The DNAinfo archives brought to you by WNYC.
Read the press release here.

Community Board Approves Naming Street for Local Jazz Legend

By Eddie Small | June 12, 2014 4:03pm
 Community Board 3 approved naming Ritter Place between Prospect and Union Avenues after jazz singer and community activist Maxine Sullivan.
Community Board 3 approved naming Ritter Place between Prospect and Union Avenues after jazz singer and community activist Maxine Sullivan.
View Full Caption
DNAinfo/Eddie Small

MORRISANIA — Legendary jazz singer Maxine Sullivan spent more than 40 years of her life in Morrisania, and Community Board 3 now hopes to pay tribute to her music and her activism by naming a neighborhood street in her honor.

The board approved co-naming Ritter Place between Prospect and Union avenues "Maxine Sullivan Way" following a heartfelt speech from Sullivan's daughter, Harlem resident Paula Morris. She stressed that her mother, who passed away in 1987, was more than an entertainer.

"Yes, she was a great jazz singer with three Grammys [nominations], one Tony nomination," she said, "but her main commitment was to the community."

Morris paid special attention to what her mother did for children in Morrisania, which included having them take a census to help them get to know the neighborhood better.

"This also helped us to communicate with each other and to also know that not only were your parents looking after you, but the neighbors were looking after you, too," she said. "So you had to be careful what you did."

Sullivan was born in Homestead, Penn. on May 13, 1911 and began her singing career in Pittsburgh with pianist Claude Thornhill and his band. She recorded her first songs in 1937, including a version of the hit Scottish folk song "Loch Lomond," and moved to 818 Ritter Place in the Bronx in 1945.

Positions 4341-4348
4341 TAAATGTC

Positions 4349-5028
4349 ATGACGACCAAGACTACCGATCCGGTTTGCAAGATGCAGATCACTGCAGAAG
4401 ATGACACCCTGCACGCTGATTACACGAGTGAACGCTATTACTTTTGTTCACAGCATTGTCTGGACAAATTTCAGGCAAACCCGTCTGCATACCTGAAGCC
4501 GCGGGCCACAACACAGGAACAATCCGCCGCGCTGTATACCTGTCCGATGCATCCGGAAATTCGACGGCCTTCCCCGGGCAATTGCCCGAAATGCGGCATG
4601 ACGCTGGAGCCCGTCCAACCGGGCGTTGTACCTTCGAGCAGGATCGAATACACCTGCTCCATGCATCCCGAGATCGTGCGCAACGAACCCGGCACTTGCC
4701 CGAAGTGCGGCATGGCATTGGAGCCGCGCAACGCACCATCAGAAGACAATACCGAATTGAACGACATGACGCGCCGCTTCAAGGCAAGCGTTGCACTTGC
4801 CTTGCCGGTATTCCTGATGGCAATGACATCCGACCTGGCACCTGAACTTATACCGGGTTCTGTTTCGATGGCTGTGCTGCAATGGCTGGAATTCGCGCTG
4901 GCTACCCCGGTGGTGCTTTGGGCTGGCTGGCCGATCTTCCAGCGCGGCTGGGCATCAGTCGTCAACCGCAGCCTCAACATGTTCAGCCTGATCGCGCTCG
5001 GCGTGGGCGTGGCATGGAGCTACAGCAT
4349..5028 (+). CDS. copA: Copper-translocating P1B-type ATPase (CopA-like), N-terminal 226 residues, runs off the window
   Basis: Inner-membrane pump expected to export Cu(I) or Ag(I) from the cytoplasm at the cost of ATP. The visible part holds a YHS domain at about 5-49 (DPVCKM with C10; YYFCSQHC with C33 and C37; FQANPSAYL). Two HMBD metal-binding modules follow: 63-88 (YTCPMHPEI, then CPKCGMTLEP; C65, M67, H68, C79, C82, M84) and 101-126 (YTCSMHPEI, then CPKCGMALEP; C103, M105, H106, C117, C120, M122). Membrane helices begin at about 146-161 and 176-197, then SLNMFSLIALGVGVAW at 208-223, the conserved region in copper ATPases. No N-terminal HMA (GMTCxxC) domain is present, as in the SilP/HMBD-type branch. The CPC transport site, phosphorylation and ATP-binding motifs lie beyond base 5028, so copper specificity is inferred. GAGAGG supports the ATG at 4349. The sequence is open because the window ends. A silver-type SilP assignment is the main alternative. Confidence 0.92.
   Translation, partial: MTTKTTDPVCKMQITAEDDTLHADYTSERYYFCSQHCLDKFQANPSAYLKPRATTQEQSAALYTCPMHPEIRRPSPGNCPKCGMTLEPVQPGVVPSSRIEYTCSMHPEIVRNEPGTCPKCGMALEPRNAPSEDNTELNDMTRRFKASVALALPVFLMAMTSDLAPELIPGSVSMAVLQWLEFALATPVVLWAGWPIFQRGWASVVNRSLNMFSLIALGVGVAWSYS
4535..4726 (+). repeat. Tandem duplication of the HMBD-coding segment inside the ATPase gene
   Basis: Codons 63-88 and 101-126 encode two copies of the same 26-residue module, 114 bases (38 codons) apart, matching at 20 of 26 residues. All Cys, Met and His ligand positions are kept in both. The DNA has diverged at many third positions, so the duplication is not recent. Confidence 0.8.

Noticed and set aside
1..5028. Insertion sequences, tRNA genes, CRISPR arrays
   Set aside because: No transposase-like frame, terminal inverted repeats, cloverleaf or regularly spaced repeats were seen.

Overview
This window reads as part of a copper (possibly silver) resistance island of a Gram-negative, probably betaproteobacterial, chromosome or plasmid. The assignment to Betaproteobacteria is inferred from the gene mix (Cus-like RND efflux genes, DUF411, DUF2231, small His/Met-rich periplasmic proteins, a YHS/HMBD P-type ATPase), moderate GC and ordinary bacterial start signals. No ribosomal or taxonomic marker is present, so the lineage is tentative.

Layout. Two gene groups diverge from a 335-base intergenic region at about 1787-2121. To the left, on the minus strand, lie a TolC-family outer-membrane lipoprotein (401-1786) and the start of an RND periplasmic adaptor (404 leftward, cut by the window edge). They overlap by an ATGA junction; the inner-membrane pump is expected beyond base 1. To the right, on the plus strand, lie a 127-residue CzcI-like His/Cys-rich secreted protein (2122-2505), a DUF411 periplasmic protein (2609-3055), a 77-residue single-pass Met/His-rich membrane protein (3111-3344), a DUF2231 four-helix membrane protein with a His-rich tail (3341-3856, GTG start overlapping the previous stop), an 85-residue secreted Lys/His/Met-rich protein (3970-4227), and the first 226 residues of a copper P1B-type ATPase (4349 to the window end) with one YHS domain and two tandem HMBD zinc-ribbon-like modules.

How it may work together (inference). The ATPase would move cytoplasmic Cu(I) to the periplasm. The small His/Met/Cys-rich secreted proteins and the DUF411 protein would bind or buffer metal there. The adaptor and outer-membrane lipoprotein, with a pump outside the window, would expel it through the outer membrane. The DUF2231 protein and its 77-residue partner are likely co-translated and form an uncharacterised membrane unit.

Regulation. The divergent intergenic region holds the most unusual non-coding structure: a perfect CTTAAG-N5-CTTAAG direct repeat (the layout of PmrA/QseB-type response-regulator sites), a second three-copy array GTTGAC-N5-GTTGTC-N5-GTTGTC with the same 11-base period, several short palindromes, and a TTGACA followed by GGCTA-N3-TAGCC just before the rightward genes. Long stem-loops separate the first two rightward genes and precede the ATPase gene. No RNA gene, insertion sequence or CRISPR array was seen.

"Loch Lomond" has been described as Sullivan's biggest hit, but it was far from her only accomplishment. She also learned how to play the flugelhorn and trombone.

She also appeared in several movies and Broadway shows throughout her career as well, receiving a Tony nomination in 1979 for her performance in "My Old Friends," a musical about aging.

In the early 1970s, she founded a non-profit organization called The House That Jazz Built on Stebbins Avenue, which rented rooms to musicians, provided music lessons for children, gave space to local arts groups and put on concerts and workshops.

Mark Naison, founder of the Bronx African American History Project, praised the project because Morrisania was suffering from arson and other issues at the time.

"In the midst of these tragedies, she opened a storefront youth center on Stebbins Avenue called 'The House That Jazz Built,' where she offered musical instruction, academic support and a safe zone for neighborhood young people," he said. "Entirely financed through her own efforts, the House That Jazz Built was a support of inspiration to Morrisania youth at a very difficult time."

Morris ended her presentation at the meeting with a quote from one of her old teachers about her mom.

"If anyone speaks about your mother," she said, "mention should not only be made about the fact that she was a great jazz singer but also her deep involvement in the life of the community and its betterment."